On the eve of the start of the Olympic Games in Berlin, an experimental automatic pilot device is stolen from U.S. soil and the pilot is found dead. Lee, who is swimming for the American Olympic team, heads to Europe on a boat that Charlie theorizes is being used by the spies to transport the device to the Nazis. Arriving on the Hindenburg blimp, Charlie continues his investigation in Germany and manages to recover the priceless gadget, but when Lee is kidnapped before his swimming match, the wise detective may have to hand over the invention.
The definitive Charlie Chan, Swedish actor Warner Oland, donned the white hat and dropped Confucius-like pearls of wisdom in 16 films for Twentieth Century Fox in the 1930s, right up until his death in 1938. The four films in this set, appearing at the tail end of Oland's career, are fan favorites and great examples of why the series was so popular. While they're light whodunit fare, they benefit greatly from well-written and elaborate plots, above-average B-production values, and spot-on performances by leads Oland and Luke.
First up, Charlie Chan at the Circus is a really entertaining little film that really pulls out all the stops. Beginning with a rare glimpse of Charlie's 12 children (!), the story really packs in the twists and turns, presenting viewers with a nice twist on the old "locked room" murder plot. The fast-paced story is also supplemented with some good comedic relief from Keye Luke, who becomes obsessed with a female sideshow contortionist, much to his pop's dismay. Featuring real sets and performers filmed at the Al G. Barnes Circus during the winter off-season, there's a real authenticity to this entry of the Chan canon, making it one of the more memorable films included in the set, as the detective is assisted in his investigation by a couple of little people, watches a flying trapeze artist, and comes face to face with wild animals. Despite a somewhat preposterous solution, this is a very solid Chan entry, undoubtedly one of the franchise's best.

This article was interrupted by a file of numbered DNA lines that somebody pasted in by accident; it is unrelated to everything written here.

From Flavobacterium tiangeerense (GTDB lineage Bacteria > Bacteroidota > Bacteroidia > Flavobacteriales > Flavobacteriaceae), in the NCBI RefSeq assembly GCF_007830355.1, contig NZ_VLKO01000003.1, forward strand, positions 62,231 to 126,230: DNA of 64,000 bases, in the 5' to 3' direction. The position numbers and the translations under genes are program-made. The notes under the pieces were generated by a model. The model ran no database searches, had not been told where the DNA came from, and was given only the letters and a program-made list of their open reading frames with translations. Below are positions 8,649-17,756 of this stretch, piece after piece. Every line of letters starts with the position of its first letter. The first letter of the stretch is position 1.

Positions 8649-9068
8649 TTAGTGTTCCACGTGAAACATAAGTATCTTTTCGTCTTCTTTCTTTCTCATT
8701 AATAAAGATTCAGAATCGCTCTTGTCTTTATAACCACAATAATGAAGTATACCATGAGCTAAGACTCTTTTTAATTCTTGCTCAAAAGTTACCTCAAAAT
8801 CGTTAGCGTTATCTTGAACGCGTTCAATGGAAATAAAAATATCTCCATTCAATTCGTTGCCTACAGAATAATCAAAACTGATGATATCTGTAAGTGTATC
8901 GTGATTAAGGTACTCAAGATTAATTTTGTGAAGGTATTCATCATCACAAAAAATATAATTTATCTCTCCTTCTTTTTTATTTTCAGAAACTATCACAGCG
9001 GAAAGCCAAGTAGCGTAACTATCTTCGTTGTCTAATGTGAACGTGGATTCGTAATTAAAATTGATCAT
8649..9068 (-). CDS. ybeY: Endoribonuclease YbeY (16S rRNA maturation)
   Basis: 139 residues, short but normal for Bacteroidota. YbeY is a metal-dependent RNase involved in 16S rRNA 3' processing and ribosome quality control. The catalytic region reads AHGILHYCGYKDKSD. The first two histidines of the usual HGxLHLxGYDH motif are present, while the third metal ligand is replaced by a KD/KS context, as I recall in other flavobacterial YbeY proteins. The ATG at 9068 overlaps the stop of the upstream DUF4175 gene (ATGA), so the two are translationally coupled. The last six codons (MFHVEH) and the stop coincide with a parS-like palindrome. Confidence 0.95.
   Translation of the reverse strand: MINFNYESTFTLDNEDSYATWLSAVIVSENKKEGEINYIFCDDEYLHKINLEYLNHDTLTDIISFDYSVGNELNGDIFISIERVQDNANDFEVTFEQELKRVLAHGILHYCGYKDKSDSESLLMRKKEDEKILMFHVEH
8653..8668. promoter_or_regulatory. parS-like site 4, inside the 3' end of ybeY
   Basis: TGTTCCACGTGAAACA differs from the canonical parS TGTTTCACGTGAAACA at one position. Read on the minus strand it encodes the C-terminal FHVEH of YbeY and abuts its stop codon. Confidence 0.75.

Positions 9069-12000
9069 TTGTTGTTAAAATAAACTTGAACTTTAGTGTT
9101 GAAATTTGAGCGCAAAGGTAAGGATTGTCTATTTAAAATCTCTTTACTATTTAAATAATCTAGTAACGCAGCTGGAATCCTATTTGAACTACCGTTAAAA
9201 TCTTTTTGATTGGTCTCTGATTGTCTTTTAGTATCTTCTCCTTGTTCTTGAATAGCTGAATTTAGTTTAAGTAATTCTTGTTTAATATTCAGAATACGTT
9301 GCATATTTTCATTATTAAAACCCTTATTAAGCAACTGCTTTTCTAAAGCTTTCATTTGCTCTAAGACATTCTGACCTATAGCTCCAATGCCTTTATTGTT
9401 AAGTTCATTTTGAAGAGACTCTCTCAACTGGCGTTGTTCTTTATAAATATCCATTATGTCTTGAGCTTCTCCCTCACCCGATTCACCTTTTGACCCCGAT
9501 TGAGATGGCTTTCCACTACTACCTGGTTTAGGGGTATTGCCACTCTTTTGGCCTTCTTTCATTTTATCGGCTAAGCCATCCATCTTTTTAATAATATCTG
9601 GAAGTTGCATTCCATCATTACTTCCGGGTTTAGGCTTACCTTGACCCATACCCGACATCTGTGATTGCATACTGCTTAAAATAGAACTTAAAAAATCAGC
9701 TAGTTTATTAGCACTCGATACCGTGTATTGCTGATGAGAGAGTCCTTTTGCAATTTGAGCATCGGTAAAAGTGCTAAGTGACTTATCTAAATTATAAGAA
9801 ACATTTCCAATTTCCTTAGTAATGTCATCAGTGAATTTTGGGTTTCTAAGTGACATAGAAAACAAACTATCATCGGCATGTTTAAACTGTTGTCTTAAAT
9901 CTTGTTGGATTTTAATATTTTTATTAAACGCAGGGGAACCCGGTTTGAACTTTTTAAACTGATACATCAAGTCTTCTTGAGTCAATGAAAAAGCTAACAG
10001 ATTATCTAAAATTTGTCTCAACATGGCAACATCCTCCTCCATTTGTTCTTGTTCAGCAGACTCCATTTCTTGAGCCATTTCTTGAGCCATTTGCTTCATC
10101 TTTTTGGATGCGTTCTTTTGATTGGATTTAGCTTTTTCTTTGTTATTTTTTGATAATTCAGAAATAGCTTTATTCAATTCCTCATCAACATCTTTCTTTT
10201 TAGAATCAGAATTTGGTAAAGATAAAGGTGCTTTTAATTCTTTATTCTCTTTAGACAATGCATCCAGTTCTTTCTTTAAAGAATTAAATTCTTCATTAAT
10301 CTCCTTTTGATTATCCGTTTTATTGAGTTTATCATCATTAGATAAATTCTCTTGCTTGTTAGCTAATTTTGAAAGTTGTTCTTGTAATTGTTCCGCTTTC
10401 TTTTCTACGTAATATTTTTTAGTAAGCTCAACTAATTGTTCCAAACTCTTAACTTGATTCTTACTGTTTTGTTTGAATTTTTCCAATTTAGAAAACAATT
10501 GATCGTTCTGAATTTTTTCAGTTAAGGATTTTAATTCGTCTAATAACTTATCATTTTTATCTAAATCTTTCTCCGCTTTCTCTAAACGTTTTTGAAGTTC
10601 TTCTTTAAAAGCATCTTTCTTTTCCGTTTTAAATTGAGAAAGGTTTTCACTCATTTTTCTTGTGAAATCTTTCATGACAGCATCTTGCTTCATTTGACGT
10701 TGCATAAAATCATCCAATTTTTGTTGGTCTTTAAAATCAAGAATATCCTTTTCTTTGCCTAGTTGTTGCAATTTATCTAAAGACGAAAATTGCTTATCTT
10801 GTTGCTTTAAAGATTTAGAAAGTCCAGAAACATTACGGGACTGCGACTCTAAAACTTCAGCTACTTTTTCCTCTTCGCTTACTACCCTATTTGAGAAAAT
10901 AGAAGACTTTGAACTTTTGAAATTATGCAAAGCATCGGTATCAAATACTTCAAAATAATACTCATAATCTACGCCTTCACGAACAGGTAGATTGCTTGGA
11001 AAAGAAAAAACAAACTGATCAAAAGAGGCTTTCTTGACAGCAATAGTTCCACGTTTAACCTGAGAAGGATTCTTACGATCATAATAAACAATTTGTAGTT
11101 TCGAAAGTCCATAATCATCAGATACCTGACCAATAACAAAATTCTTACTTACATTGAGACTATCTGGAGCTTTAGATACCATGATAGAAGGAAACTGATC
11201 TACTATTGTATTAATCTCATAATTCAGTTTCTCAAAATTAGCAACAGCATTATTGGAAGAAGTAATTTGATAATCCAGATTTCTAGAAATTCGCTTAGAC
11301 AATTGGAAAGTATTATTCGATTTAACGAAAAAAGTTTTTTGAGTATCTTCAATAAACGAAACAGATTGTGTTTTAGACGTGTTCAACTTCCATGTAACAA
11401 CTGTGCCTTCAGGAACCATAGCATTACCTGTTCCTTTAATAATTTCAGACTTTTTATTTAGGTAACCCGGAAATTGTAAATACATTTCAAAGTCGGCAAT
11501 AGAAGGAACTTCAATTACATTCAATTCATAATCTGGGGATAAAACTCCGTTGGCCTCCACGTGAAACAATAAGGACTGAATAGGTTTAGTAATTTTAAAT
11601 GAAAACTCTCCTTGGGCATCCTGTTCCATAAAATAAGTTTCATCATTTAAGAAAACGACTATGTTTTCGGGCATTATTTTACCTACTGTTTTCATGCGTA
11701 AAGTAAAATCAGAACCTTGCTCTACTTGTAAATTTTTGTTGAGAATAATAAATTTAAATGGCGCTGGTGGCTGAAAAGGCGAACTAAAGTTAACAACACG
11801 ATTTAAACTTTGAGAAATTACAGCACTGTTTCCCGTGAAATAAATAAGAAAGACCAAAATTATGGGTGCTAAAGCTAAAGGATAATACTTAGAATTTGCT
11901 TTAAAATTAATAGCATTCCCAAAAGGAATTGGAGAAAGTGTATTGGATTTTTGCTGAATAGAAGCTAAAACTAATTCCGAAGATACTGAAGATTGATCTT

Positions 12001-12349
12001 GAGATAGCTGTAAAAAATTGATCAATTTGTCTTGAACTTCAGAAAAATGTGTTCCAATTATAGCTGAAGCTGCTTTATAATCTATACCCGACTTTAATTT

By contrast, Charlie Chan at the Race Track is a bit slow at times, probably because the gambling ring is clearly established at the beginning, making this more of a thriller with a murder mystery tacked on rather than a straight-up whodunit. Director H. Bruce Humberstone, who handled the last three films on the set, was a man who liked to play the ponies himself, and he fleshes out this entry with some exciting stock footage from a local California race track. According to the extras, Oland used to drink on set to achieve Chan's patient demeanor, but the bottle appears to take a slight toll on him this time, as he seems a little off his game. Luckily, Luke picks up the slack this time out, and puts in one of his best performances as the eager Number One Son, going undercover as a laundry truck driver to provide the perfect distraction for his dad to slip into the track stable without notice. Despite some fun moments, Charlie Chan at the Race Track is a more or less average Chan film, and probably the least interesting on the set.